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Media Release: Lawyers question police independence following Santos sponsorship of Queensland police

posted on December 19, 2014

Lawyers in Queensland have joined the debate about the sponsorship of Queensland Police by private corporations such as Santos. “The independence of the Australian police is fundamental to our democracy and our human rights” said Nathan Kennedy, lawyer and President of Australian Lawyers for Human Rights (ALHR).  “The sponsorship of the State’s Police Force by … Read More >>

‘Accountability and the Law: Safeguarding Against Corruption in Queensland’ conference

posted on December 19, 2014

Accountability and the Law: safeguarding against corruption in Queensland Monday, 9 February 2015 Customs House Brisbane ‘Accountability and the Law: safeguarding against corruption in Queensland’ is a one-day conference which will examine issues of accountability and transparency in Queensland. Are Queensland’s laws and institutions equipped to ensure the integrity of government in the age of “being open … Read More >>

UN Committee against Torture condemns proposed changes to Migration Act

posted on December 1, 2014

The UN Committee against Torture has found Australia’s policy of intercepting and turning back boats is done without consideration of the country’s obligations under article 3 of the UN Convention against Torture. The Committee said the Migration and Maritime Powers Legislation Amendment (Resolving the Asylum Legacy Caseload) Bill 2014 puts Australia at grave risk of … Read More >>

ALHR supports recommendations in ALRC ‘Equality, Capacity and Disability in Commonwealth Laws’ report

posted on November 30, 2014

Australia Lawyers for Human Rights (ALHR) congratulates the Australian Law Reform Commission (ALRC) on delivering the report, Equality, Capacity and Disability in Commonwealth Laws. Nathan Kennedy, President of ALHR briefly explains that “the Report advocates for a new “Commonwealth decision-making model” that emphasises ‘supporters’ and ‘representatives’ for people with disabilities rather than substituted decision making”. … Read More >>

Human Rights under the Microscope: Reflections on Parliamentary Scrutiny

posted on November 28, 2014

Date: 11 December 2014 Time: 5:30pm to 7:30pm Venue: Law Society of South Australia, Professional Development Centre, Level 10 Terrace Towers, 178 North Terrace, Adelaide, South Australia. Together with the Law Society of South Australia and the Public Law and Policy Research Unit of the University of Adelaide, the SA Branch of the Australian Lawyers … Read More >>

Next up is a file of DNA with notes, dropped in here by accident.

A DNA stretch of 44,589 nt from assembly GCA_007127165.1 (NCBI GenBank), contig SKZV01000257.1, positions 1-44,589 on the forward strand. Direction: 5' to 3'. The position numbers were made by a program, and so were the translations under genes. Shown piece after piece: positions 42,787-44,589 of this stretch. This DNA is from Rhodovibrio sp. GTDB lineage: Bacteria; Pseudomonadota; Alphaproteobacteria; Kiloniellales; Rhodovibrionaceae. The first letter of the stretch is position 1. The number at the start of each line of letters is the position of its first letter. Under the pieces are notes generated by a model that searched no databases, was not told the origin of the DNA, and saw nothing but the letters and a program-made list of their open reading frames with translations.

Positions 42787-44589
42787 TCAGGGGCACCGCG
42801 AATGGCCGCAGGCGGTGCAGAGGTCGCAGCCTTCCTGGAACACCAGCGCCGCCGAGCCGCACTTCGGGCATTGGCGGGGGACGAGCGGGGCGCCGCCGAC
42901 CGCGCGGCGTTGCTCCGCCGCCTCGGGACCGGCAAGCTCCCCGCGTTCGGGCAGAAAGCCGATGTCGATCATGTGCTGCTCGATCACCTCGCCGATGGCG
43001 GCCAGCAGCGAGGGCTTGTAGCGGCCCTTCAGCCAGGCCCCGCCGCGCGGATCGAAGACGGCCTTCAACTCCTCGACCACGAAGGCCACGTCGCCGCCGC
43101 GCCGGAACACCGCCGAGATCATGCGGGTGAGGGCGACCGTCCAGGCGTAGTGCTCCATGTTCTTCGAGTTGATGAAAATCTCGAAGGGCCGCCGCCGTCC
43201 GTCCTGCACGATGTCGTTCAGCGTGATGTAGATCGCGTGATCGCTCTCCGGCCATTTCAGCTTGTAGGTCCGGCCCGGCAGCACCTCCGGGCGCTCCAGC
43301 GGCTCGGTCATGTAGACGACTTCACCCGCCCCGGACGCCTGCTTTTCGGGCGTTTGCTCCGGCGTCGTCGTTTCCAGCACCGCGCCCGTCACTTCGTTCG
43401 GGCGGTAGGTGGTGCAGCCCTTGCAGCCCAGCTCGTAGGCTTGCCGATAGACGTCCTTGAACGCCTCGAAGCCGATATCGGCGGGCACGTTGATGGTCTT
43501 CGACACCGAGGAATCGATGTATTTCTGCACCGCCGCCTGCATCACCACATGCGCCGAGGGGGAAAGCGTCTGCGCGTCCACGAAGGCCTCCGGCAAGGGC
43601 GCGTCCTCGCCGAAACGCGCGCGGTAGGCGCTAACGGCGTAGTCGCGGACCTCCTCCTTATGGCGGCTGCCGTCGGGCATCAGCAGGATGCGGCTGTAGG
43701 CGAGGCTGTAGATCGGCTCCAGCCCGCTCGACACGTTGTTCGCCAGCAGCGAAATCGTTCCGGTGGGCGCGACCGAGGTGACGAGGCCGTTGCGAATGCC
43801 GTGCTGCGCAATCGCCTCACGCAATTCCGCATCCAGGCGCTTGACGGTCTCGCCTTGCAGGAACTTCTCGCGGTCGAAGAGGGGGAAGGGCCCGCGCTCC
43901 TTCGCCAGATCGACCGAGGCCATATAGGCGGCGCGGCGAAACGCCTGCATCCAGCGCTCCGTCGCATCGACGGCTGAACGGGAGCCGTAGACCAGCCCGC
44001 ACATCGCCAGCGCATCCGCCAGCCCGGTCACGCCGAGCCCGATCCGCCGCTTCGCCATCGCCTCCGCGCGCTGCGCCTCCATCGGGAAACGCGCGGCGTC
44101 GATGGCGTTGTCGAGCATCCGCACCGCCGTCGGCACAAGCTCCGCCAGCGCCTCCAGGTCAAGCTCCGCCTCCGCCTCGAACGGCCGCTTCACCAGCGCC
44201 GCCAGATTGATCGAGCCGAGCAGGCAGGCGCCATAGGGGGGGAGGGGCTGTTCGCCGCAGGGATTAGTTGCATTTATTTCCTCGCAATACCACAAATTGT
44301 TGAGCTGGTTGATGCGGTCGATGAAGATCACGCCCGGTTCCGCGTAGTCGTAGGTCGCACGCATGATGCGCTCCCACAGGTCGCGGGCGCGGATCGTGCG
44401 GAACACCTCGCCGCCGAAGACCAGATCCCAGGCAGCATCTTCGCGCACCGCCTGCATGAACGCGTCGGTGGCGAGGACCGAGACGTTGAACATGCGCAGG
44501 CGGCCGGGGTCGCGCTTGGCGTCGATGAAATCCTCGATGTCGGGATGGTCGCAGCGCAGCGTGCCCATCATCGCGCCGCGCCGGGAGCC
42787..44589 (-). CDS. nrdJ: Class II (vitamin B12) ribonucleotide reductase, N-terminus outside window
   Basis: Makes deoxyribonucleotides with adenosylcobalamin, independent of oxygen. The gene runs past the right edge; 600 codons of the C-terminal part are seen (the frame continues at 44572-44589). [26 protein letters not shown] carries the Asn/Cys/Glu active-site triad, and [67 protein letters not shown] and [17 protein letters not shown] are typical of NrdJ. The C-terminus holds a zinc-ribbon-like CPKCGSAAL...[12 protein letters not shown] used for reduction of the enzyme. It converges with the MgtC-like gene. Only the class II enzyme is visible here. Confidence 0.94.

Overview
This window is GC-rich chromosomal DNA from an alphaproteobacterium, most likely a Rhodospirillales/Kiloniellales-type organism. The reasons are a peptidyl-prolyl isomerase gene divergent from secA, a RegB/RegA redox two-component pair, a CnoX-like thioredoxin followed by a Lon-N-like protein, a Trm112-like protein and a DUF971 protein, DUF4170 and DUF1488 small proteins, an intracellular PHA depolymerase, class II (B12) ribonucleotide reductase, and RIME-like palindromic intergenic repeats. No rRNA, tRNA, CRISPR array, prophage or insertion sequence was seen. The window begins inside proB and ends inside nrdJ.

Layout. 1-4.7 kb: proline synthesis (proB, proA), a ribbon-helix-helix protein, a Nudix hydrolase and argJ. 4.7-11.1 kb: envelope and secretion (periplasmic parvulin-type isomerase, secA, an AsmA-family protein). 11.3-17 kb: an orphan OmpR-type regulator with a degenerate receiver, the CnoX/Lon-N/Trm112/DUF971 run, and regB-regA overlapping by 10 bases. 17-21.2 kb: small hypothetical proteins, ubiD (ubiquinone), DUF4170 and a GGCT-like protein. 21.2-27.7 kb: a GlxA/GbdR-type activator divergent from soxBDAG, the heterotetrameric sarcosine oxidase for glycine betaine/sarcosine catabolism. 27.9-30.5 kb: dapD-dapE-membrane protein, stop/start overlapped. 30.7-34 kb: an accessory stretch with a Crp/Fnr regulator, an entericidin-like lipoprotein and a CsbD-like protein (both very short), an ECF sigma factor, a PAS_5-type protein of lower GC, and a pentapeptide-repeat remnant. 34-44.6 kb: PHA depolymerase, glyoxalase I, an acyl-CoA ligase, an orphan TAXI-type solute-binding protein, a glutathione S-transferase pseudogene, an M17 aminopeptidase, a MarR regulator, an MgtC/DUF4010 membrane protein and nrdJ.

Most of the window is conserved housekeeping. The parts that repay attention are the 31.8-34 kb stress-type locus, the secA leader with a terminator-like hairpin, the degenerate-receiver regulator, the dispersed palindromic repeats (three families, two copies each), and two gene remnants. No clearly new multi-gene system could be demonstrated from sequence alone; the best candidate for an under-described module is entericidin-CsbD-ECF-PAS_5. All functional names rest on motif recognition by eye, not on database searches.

NSW Ombudsman report on preventative detention and covert searches

posted on November 23, 2014 Ombudsman report

The Ombudsman has completed a report about police use of terrorism-related preventative detention and covert search powers. https://www.ombo.nsw.gov.au/__data/assets/pdf_file/0015/20058/Parts-2A-and-3-of-the-Terrorism-Police-Powers-Act-2002-review-period-2011-2013.pdf

ALHR demands Federal human rights charter following High Court bikie ruling

posted on November 17, 2014

In a statement issued today Australian Lawyers for Human Rights (ALHR) urges the government to protect Australians with a Federal human rights charter in the wake of the High Court’s rejection of a challenge to the Queensland bikie laws. ALHR insists the High Court’s rejection of the challenge highlighted once again the dangerous lack of protection … Read More >>

Counter-Terrorism Legislation Amendment Bill 2014 does not reflect appropriate balance

posted on November 16, 2014

ALHR has found the Counter-Terrorism Legislation Amendment Bill 2014 does not reflect an appropriate balance between the government’s domestic and international obligations to protect its citizens from terrorism and its international obligations to preserve and promote its citizens’ fundamental human rights. In a report to the Parliamentary Joint Committee on Intelligence and Security ALHR submits it is essential that Australian anti-terrorism laws … Read More >>

Migration and Maritime Powers (Resolving the Asylum Legacy Caseload) Bill incompatible with Australia’s international human rights obligations

posted on November 16, 2014

In a submission to the Senate Legal and Constitutional Affairs Committee on the Migration and Maritime Powers Legislation Amendment (Resolving the Asylum Legacy Caseload) Bill 2014 (attached below), ALHR has found aspects of the Bill incompatible with Australia’s international human rights obligations. ALHR recommends that the Bill not be passed. At a time when, more than ever, people require the protection … Read More >>